More grottos and temple-like buildings followed including a golden naked lady surrounded by pillars before we found ourselves at the back of the school where the children were playing cricket on a pitch that overlooked a far-away arch. We lamented that the main house wasn't open to the public and then started our trek back to the entrance. We'd covered less than half the land but the skies were starting to look a bit moody and it seemed like a good time to head for cover. All too often sod's law ensures that the rain holds off right until you get to the farthest point away from the car park and we were determined not to get caught out again. I'd certainly aim to return and walk the gardens in the opposite direction next year but we'd seen enough for one afternoon.
~Facilities - aside from grottos - and other details~
Facilities include a small shop, a restaurant/cafe, plenty of toilets and hire of disability vehicles for those who aren't so stable on their feet although these need to be prebooked. This is a very big site with a lot of up and down paths so I would suggest that hiring a vehicle is a good idea if you struggle with long distances or uneven paths. There's no information on the website about whether the National Trust charge to hire these vehicles.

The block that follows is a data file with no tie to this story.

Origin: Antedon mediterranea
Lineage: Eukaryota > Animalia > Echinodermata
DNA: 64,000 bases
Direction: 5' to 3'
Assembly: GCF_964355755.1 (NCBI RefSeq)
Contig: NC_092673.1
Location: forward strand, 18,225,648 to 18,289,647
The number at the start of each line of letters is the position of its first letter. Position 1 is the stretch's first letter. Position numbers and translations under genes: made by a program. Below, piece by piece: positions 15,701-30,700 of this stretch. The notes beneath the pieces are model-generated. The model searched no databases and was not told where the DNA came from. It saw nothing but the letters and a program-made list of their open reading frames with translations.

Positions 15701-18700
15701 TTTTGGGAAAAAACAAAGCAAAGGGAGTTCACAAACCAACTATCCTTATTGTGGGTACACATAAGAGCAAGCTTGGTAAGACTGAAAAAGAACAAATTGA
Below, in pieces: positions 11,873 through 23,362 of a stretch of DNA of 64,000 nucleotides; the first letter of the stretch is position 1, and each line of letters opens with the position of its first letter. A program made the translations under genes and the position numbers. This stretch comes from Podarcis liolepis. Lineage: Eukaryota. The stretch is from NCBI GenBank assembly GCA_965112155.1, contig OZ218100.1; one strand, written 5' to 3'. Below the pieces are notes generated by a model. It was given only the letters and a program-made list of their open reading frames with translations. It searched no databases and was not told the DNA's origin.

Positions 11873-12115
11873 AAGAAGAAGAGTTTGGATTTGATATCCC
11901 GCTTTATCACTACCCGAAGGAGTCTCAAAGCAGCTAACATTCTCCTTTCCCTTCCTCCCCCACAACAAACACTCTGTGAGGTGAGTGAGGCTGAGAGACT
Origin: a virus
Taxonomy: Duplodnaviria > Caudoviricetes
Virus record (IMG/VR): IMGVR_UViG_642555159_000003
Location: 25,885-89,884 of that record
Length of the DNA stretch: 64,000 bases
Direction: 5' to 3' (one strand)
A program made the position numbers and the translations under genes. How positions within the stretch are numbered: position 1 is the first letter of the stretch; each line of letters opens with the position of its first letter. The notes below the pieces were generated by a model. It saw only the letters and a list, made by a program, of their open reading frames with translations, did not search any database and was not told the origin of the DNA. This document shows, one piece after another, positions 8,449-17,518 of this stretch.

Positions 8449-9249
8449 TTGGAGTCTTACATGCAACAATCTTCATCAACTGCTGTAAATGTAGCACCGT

Entrance fees are £7.50 for adults with reductions for children and families but not apparently for OAPs. It's free of course for National Trust members. The gardens are open on different days at different times of year so be sure to check before you visit. From early March to end October they are open from 10.30 to 5.30every day except Monday and Tuesday but outside these dates the opening is more restricted.
With many more National Trust properties under my belt, I'd now say that unless you are passionately interested in landscape gardening, this is one to consider if you're in the area, but not worth travelling too far to see.
Summary: As gardens go, it's impressive but I prefer stately homes.